Submarine Officers command, manage, and operate the Fleet’s attack, ballistic missile, and guided missile submarines that patrol the world’s oceans, monitoring hostile enemy actions, intercepting electronic communications, and gathering information. These submarines are the most important deterrents the United States has at its disposal. Submarine Officers have the immense task of ensuring that all systems run smoothly, from atmosphere control and nuclear propulsion systems to fire control and weapons systems. A small group of disciplined and committed Officers are in charge of an entire crew and some of the most technologically advanced equipment in the world. If you possess the exacting standards necessary to lead a submarine crew and operate multimillion-dollar equipment, accelerate your life as a Submarine Officer.
What Will You Do?
Submarines, their Officers, and their crews are heavily relied upon for antisubmarine warfare, antisurface warfare, land attack, strategic deterrence, and landing Special Warfare forces, to name but a few of the many exciting missions. Standards for submariners are very high, and operations are often covert and classified. During a sea tour, Submarine Officers may be in charge of any number of tasks, including the safe operation of the nuclear reactor; maintaining the ship’s torpedoes, cruise missiles, ballistic missiles, and sonar; charting the ship’s position; and operating communications and intelligence equipment. As a Submarine Officer, you will be specially trained in the nuclear field and assigned to a nuclear-powered attack submarine, fleet ballistic missile submarine, or guided missile submarine.
- Attack Submarines: Designed to pursue and attack enemy surface ships and submarines. They are the most effective antisubmarine warfare tool available to counter enemy diesel- and nuclear-powered submarines. They also conduct many other missions, such as intelligence, surveillance, and reconnaissance.
- Fleet Ballistic Missile Submarines: These submarines are almost two football fields long and carry long-range missiles. With their nuclear reactors and stealth, they are always ready should a situation arise needing their firepower.
- Guided Missile Submarines: High-payload submarines armed with tactical missiles and the ability to employ Special Operations Forces in support of Naval and joint operations.
Skills and Training
After completion of the NROTC program, Submarine Officers then begin training at the Naval Nuclear Power Training Command (NNPTC) in Charleston, South Carolina. This 24-week course helps students understand the complex nature of nuclear propulsion through a broad background on theory and operations mechanics. Once you’ve successfully completed NNPTC, you’ll begin training at a Nuclear Power Training Unit for real-life work on an actual operating reactor. Nuclear-Trained Submarine Officers then attend the Submarine Officer Basic Course, a 12-week course that will familiarize you with submarine safety and operations and all of the necessary aspects of submarine life as an Officer. On your first submarine you’ll work at all junior watch stations and eventually assume the role of Officer of the Deck, responsible for the entire submarine.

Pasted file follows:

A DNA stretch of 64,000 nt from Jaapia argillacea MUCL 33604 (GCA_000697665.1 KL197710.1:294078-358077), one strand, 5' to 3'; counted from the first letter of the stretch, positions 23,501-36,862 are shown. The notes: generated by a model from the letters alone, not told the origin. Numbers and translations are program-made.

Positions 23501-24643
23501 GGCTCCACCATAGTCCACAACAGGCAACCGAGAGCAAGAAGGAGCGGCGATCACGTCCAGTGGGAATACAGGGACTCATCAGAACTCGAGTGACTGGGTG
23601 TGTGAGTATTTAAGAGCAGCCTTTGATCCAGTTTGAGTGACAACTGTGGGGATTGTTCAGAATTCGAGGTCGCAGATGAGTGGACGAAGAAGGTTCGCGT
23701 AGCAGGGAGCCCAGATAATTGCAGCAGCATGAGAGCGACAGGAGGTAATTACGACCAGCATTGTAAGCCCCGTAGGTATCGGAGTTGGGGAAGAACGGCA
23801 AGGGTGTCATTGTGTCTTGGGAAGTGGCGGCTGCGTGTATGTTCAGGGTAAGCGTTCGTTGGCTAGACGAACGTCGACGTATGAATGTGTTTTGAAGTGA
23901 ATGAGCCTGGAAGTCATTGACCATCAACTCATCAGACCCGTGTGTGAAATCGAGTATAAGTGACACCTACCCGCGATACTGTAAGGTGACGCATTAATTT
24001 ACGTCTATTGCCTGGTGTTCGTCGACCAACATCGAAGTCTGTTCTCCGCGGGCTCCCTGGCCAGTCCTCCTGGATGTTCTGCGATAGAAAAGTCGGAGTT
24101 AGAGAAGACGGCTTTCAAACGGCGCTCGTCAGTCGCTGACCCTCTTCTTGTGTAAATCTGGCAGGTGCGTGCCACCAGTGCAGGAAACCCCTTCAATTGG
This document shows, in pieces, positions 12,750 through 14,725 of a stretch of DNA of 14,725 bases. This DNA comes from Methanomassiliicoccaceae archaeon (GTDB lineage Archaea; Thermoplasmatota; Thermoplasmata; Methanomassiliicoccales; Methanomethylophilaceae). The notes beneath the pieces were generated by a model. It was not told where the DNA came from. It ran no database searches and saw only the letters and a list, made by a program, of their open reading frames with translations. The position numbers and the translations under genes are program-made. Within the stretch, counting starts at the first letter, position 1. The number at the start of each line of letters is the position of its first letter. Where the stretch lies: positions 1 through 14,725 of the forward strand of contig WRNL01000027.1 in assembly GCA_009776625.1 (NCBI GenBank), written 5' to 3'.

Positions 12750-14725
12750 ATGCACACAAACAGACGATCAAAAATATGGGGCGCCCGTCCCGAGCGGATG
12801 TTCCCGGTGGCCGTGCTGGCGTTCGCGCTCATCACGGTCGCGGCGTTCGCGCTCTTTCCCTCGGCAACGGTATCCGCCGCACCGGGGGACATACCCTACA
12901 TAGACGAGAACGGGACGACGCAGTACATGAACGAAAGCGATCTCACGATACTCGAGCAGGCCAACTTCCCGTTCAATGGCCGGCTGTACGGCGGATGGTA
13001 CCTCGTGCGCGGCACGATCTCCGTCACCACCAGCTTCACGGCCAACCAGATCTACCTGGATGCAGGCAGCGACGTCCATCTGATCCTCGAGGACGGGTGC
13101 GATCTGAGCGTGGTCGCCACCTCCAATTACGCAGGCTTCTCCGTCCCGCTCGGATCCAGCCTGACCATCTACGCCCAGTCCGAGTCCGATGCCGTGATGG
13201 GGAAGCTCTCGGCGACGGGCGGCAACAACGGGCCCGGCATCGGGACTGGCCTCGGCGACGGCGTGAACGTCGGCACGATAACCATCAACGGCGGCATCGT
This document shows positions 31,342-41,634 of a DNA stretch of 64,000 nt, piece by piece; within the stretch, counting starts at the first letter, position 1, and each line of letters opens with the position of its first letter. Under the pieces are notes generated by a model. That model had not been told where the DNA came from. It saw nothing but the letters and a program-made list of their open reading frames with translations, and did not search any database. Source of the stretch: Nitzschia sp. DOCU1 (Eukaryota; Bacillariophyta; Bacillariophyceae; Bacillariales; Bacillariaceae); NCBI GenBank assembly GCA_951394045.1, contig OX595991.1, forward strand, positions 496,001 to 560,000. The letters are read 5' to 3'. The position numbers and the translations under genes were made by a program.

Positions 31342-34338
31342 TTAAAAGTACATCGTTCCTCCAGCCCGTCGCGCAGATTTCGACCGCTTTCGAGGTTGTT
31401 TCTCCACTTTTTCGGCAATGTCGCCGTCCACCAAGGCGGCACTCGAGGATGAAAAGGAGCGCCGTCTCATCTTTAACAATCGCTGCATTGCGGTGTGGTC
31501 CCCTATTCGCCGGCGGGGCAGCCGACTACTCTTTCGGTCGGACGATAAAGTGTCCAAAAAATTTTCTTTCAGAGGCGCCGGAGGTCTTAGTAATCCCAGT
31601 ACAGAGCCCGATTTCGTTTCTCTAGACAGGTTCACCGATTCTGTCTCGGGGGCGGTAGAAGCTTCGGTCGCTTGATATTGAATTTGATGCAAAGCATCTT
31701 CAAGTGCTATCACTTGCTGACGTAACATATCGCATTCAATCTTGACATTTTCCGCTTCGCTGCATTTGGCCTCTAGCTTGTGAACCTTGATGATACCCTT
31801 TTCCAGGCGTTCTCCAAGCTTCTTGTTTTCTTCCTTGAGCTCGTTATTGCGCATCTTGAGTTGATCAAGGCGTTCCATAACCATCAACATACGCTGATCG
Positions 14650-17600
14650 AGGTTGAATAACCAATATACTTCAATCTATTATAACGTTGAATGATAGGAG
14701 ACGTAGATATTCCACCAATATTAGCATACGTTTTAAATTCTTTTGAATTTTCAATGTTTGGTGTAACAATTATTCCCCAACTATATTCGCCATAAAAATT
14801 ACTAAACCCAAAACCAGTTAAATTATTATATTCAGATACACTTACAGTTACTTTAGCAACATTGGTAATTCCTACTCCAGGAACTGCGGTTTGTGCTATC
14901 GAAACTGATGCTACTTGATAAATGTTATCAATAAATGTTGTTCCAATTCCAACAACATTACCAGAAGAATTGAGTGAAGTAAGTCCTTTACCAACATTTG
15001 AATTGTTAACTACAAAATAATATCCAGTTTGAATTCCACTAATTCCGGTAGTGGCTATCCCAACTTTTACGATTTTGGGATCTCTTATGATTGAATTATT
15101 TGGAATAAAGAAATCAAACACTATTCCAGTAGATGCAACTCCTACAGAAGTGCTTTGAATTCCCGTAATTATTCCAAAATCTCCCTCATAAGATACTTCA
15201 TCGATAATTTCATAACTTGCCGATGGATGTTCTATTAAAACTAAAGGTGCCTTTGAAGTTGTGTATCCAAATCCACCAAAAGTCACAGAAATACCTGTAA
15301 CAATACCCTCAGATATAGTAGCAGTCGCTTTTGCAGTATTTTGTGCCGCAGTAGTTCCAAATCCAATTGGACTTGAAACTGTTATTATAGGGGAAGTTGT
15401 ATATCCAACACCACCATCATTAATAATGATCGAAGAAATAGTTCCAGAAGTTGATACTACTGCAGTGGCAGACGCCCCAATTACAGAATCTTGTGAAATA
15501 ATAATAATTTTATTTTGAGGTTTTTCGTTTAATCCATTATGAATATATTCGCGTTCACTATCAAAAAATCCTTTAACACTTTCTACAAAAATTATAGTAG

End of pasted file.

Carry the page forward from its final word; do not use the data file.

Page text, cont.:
Earn While You Learn
The Navy provides the most comprehensive training available in the nuclear field. Nuclear training includes college-level classes in physics, chemistry, mathematics, electrical engineering, and thermodynamics. As a Submarine Officer, nuclear engineering training is available in nuclear power plant design, construction, instrumentation, and operation. The Naval Postgraduate School in Monterey, California, is also an attractive tour-of-duty option, which allows you to earn a master’s or doctoral degree while being paid full-time as an Officer in the Navy.
As a nuclear-trained Officer, you’ll benefit from some of the most rigorous training the Navy has to offer. Your hard work is not only rewarded with an excellent salary, but you’ll also receive generous bonuses. Submariners also earn their own special pay because of the unique conditions of their service.
Active duty obligation for NROTC graduates is 4 years. An additional year of active duty obligation is incurred due to naval nuclear propulsion training IAW MILPERSMAN 1520-050.
Training as a Submarine Officer directly translates to civilian careers in executive-level management, as well as the technology industry and high-tech specialty systems. The specialized knowledge and expertise you could gain through Navy nuclear training will provide you with a skill set that is sought after worldwide. You will gain important insights from your international travels, which will be invaluable to employers in the private sector.